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Over 80,000 relocated in Chad as Darfur exodus continues


Over 80,000 relocated in Chad as Darfur exodus continues

UNHCR is rushing to assist hundreds of Sudanese refugees who are arriving in eastern Chad every week. The agency is also continuing its relocation operation from the border, and airlifting relief items before the start of the rainy season.
1 June 2004
For months, refugees in Bahai survived on "musket" grains, normally fed to livestock. UNHCR and its partners are now distributing sorghum, beans and oil at this border site.

BAHAI, Chad, June 1 (UNHCR) - As the exodus from Sudan's Darfur region continues, UNHCR is rushing to assist hundreds of recent arrivals near the Chad-Sudan border in a massive operation that has already moved more than 80,000 refugees to camps in eastern Chad.

Given the sheer distances involved, it has been hard for the UN refugee agency and its partners to monitor new arrivals at every point along a 600-km stretch of border between western Sudan and eastern Chad, where an estimated 125,000 refugees have sought refuge after fleeing fighting in the Darfur region since early last year.

However, between 200 and 300 new arrivals have been reported weekly in north-eastern Chad's Bahai town, already home to more than 14,000 refugees from earlier influxes. UNHCR and other aid agencies are currently distributing sorghum, oil and beans provided by the UN World Food Programme.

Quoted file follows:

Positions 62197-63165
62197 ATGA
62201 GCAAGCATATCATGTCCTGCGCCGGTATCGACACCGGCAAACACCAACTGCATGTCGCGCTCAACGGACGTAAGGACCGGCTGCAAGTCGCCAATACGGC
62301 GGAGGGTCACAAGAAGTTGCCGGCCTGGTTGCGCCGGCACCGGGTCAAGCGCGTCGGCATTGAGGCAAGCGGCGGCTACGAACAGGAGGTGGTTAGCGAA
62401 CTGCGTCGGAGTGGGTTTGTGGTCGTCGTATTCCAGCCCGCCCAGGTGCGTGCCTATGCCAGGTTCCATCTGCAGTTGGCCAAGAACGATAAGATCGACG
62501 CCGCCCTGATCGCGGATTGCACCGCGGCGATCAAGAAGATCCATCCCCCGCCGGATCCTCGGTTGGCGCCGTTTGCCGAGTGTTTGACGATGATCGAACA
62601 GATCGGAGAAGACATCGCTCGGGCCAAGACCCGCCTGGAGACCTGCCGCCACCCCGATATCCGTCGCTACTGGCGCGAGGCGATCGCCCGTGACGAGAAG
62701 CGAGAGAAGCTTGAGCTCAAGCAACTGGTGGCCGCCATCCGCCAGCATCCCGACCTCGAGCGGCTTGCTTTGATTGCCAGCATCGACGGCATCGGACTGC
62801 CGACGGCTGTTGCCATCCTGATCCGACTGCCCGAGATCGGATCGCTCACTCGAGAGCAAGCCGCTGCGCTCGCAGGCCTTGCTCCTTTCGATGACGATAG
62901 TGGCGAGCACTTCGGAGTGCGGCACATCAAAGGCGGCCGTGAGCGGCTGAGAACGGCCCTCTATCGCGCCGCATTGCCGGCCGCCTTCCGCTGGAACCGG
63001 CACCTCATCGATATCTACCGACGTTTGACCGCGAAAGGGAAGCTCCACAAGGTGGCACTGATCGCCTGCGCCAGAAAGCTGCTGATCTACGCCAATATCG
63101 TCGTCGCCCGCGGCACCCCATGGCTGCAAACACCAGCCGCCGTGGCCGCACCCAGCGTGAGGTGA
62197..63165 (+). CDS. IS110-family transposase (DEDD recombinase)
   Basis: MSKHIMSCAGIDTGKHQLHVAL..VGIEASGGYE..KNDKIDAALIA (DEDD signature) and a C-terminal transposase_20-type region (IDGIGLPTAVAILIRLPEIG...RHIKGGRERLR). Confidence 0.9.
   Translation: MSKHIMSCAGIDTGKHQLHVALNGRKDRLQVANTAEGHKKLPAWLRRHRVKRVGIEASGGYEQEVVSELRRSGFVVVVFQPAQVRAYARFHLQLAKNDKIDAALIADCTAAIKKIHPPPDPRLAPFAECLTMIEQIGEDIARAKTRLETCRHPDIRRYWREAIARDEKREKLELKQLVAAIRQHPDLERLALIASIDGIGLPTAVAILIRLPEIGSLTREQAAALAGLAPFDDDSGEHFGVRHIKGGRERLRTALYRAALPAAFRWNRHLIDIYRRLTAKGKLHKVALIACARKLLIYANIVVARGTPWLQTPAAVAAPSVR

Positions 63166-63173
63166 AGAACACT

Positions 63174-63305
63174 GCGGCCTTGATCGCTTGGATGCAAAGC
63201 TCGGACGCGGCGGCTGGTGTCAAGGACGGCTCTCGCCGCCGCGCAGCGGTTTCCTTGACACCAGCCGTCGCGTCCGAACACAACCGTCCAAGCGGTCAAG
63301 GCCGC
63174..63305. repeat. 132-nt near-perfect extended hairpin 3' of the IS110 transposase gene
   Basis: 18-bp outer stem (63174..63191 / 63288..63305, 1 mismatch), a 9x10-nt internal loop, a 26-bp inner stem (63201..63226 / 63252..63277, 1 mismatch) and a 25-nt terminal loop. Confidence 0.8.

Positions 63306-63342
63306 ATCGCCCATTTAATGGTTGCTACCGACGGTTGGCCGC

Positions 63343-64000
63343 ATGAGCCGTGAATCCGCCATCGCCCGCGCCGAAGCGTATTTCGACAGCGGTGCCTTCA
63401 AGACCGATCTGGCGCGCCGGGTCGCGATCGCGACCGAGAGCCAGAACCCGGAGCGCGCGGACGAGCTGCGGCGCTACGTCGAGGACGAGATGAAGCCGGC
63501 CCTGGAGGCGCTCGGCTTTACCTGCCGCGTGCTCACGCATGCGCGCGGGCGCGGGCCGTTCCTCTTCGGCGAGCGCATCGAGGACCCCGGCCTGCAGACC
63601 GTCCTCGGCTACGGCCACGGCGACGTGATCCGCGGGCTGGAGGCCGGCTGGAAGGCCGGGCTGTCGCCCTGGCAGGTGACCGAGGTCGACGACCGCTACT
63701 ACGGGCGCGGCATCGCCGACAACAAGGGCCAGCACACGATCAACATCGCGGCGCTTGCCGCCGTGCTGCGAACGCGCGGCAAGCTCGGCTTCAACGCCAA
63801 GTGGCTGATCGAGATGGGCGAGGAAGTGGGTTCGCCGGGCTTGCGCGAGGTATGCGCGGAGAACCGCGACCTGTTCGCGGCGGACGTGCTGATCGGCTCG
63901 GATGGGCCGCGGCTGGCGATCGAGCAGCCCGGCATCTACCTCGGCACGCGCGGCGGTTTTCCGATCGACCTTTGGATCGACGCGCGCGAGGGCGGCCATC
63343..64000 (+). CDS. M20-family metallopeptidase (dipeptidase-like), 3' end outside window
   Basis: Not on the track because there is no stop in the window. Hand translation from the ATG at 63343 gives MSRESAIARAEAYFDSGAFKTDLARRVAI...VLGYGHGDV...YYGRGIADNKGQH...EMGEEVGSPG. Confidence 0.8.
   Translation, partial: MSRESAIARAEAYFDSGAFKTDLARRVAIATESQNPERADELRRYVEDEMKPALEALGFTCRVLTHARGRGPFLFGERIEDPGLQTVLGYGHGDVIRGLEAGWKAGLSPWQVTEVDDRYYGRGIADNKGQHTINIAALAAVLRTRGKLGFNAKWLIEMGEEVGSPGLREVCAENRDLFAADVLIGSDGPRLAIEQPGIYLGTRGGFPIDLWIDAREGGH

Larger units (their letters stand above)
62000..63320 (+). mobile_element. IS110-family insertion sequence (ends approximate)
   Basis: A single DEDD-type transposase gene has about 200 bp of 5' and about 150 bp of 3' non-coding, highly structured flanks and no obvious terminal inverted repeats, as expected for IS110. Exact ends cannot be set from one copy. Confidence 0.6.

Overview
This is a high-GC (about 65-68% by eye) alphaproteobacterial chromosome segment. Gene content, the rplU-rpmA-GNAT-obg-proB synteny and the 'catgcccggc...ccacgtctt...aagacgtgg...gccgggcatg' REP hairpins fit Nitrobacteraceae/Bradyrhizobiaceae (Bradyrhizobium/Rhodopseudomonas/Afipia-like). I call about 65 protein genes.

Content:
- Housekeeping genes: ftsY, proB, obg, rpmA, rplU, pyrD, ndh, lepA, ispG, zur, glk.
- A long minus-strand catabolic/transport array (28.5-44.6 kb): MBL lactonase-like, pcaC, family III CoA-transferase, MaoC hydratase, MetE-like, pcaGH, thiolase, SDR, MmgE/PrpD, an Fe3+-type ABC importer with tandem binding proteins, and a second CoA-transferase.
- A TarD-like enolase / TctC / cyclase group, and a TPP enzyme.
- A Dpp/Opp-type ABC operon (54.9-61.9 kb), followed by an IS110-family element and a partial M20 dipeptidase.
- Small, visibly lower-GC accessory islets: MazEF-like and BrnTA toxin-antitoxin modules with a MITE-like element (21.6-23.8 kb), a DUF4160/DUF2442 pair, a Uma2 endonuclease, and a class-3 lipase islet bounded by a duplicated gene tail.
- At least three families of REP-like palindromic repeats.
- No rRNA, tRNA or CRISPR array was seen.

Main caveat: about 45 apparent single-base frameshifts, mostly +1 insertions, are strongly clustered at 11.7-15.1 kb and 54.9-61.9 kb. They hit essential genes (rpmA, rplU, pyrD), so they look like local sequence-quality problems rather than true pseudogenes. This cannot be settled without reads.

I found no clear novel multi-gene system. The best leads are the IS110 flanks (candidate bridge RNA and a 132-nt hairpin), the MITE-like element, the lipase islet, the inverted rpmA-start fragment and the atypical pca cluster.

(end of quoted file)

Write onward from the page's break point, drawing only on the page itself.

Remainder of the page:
Further south along the border, another 250 new refugees have been reported in Senette after fleeing militia attacks on their villages in the Sudanese canton of Siliate on May 22. They told MSF-Belgium that as the militia began looting the houses, the women fled with their children and walked all night before reaching the border. These refugees have been living in makeshift shelters that they built around trees and are now running out of food.

UNHCR is pre-registering them today before relocating them tomorrow to Mille camp, where they will receive regular assistance.

The refugee agency is also negotiating with local Chadian authorities to extend the existing camp at Kounoungo so that it can accommodate another 4,000 refugees. There is enough water, which is scarce in this semi-arid region, to cater for more than 12,000 refugees at this camp.

In all, 80,914 Sudanese refugees have been moved from various border sites to seven camps further inland in eastern Chad since UNHCR began the relocation operation in mid-January. These convoys will continue until the seasonal rains make roads impassable for trucks carrying passengers and aid.

In the meantime, UNHCR is racing against time to deliver relief supplies like blankets and plastic sheeting to last 150,000 refugees through the upcoming rainy season. Airlifts are currently underway from Germany and Pakistan, with stocks set to arrive from Tanzania next week.